Tuesday 20 February 2018

Agents confirm James Horner death

The death of composer James Horner in a plane crash was confirmed by his agents Michael Gorfaine and Sam Schwartz
The death of composer James Horner in a plane crash was confirmed by his agents Michael Gorfaine and Sam Schwartz

Composer James Horner, who won two Oscars for his work on Titanic, died when his plane crashed in Southern California, his agents confirmed.

Michael Gorfaine and Sam Schwartz issued a statement saying Horner, 61, had died, although official confirmation could take several days while the Ventura County coroner works to formally identify the remains of the pilot, who was the only person on board.

People who fuelled the plane at an airport in Camarillo confirmed that he took off in the plane on Monday morning, said Horner's lawyer, Jay Cooper.

The S-312 Tucano MK1 turboprop crashed and burned in a remote area of the Los Padres National Forest, about 100 miles from Los Angeles.

Horner's credits ranged from big-budget blockbusters to foreign-language indies.

His work was nominated for 10 Academy Awards. He won two for 1997's best picture, Titanic, for the film score and its theme song, My Heart Will Go On, sung by Celine Dion. It became a best-seller.

"We will always remember his kindness and great talent that changed my career," Dion said.

Horner's Academy Awards nominations honour his work on Alien, Apollo 13, Field Of Dreams, Braveheart, A Beautiful Mind, House Of Sand And Fog and Avatar, and for his original song, Somewhere Out There, from An American Tail.

"The 'Avatar' community has lost one of our great creative lights with the passing of James Horner," James Cameron and Jon Landau, who respectively directed and produced Avatar, said.

"James' music was the air under the banshees' wings, the ancient song of the forest, and the heartbeat of Eywa. We have lost not only a great team-mate and collaborator, but a good friend. James' music affected the heart because his heart was so big."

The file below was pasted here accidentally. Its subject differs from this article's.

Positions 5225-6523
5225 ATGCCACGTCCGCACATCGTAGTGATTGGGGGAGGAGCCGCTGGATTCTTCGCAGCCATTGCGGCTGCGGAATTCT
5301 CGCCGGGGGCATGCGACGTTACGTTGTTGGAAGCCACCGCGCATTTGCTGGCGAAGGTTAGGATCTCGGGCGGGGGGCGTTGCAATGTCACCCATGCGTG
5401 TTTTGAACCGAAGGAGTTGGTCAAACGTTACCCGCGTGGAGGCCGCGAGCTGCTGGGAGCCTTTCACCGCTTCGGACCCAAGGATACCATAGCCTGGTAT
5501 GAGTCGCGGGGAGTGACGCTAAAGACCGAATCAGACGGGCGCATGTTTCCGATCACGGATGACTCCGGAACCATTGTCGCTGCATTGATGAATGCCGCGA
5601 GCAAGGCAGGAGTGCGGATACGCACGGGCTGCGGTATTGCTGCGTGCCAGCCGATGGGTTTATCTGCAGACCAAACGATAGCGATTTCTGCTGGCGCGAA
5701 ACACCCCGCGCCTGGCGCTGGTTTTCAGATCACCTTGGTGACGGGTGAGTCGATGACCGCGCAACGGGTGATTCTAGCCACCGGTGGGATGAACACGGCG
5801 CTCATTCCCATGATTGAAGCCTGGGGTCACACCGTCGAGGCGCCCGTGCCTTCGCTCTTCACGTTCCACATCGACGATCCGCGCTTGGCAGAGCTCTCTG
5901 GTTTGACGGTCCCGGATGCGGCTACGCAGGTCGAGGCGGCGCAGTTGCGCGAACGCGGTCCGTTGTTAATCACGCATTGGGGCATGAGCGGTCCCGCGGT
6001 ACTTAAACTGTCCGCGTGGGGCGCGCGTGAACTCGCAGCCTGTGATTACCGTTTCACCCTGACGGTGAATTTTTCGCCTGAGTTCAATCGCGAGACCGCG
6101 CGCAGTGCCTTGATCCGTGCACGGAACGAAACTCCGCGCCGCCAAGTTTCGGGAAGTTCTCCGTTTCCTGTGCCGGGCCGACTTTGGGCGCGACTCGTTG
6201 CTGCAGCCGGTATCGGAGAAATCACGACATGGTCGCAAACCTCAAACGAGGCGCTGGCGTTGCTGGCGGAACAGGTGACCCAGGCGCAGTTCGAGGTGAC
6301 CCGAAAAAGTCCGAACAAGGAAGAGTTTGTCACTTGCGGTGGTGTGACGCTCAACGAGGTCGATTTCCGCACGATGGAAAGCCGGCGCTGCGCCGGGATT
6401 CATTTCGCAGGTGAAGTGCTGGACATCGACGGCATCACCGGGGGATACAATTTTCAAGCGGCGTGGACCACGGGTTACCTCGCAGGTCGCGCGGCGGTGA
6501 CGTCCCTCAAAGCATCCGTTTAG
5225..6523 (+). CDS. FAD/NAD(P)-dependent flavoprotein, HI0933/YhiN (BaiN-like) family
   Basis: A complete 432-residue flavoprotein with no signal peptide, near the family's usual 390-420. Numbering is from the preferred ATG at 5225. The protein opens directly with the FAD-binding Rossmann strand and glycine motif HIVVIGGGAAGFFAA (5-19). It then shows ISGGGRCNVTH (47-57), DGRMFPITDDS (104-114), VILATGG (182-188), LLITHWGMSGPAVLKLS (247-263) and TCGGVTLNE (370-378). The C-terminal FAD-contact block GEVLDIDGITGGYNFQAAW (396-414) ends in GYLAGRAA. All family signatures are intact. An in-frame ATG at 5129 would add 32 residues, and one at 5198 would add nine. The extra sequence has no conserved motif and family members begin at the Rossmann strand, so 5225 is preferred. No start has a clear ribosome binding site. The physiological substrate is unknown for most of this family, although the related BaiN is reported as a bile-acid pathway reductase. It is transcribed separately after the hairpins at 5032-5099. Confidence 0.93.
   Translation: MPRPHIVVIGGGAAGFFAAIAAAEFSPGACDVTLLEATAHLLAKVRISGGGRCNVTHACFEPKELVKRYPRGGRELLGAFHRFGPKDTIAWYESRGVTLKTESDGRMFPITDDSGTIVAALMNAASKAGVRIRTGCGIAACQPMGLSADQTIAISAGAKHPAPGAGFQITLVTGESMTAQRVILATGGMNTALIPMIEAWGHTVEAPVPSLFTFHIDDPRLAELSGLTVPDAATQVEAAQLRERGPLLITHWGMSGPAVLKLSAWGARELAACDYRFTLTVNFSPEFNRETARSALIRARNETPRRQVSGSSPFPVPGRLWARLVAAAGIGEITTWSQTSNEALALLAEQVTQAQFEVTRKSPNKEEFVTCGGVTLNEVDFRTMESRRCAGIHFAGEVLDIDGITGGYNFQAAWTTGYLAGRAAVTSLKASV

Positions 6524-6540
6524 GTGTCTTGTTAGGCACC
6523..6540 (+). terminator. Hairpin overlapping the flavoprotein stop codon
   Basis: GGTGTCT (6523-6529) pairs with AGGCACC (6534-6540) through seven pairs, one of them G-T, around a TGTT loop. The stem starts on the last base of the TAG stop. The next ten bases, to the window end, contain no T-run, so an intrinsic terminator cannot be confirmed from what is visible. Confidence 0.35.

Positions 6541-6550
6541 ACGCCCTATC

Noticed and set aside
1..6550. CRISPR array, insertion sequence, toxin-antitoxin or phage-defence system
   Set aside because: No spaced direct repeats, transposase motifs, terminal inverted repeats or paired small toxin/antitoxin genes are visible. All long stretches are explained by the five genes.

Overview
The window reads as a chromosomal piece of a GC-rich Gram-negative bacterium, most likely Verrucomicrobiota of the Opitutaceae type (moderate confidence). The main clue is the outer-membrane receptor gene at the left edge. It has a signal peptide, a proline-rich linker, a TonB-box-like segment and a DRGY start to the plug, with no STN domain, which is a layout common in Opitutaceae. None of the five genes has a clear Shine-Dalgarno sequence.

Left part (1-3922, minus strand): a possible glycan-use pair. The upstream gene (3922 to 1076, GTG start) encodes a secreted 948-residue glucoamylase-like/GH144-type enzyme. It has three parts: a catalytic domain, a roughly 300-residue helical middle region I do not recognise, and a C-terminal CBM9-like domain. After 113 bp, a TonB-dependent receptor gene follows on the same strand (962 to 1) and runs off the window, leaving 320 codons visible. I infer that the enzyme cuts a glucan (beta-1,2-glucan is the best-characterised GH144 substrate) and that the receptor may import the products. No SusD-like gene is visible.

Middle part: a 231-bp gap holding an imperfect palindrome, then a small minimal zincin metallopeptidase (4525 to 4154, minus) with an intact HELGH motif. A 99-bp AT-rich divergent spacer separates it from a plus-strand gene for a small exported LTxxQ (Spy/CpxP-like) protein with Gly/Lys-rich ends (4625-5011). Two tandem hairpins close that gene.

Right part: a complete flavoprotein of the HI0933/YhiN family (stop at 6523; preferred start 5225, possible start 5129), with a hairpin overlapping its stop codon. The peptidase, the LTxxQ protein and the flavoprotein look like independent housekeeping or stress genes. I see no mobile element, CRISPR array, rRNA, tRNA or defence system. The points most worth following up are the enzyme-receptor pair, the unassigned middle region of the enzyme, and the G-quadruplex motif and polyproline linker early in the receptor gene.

My Heart Will Go On hit No. 1 around the world and become the best-selling single of 1998.

A pianist since the age of five, Horner studied at the Royal Academy of Music in London and the University of Southern California, eventually earning graduate degrees at the University of California, Los Angeles.

He got his start composing for films by scoring shorts for the American Film Institute. His first commercial credits came from Roger Corman, who hired him to score several films in the 1980s, including Battle Beyond The Stars.

Horner discussed his approach to making music while working on Avatar.

"To me, writing and composing are much more like painting, about colours and brushes," he told the Los Angeles Times in 2009.

"I don't use a computer when I write and I don't use a piano. I'm at a desk writing and it's very broad strokes and notes as colours on a palette. I think very abstractly when I'm writing. Then as the project moves on it becomes more like sculpting."

Horner was known for including passages from his earlier compositions and from other composers in his work.

Horner's collaborators included George Lucas, Ron Howard, Steven Spielberg and Oliver Stone.

He also wrote the score for the Southpaw, a boxing drama starring Jake Gyllenhaal that is released next month.

Press Association

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